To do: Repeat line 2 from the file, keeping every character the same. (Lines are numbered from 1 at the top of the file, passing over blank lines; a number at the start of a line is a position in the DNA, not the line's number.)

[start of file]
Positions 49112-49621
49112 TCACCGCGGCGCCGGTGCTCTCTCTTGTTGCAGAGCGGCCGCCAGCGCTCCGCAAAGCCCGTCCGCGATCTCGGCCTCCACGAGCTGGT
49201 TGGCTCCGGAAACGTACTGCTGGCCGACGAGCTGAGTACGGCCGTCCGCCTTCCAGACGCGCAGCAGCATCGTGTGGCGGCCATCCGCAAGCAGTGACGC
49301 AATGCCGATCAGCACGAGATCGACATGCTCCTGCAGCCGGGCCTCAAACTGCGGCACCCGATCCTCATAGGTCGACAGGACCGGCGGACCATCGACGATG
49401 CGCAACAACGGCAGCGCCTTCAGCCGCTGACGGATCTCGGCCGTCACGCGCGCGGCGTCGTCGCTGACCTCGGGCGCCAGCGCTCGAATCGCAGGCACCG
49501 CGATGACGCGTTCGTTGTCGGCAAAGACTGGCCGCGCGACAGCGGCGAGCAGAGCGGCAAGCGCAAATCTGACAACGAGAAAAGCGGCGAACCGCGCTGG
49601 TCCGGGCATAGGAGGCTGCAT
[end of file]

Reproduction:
49112 TCACCGCGGCGCCGGTGCTCTCTCTTGTTGCAGAGCGGCCGCCAGCGCTCCGCAAAGCCCGTCCGCGATCTCGGCCTCCACGAGCTGGT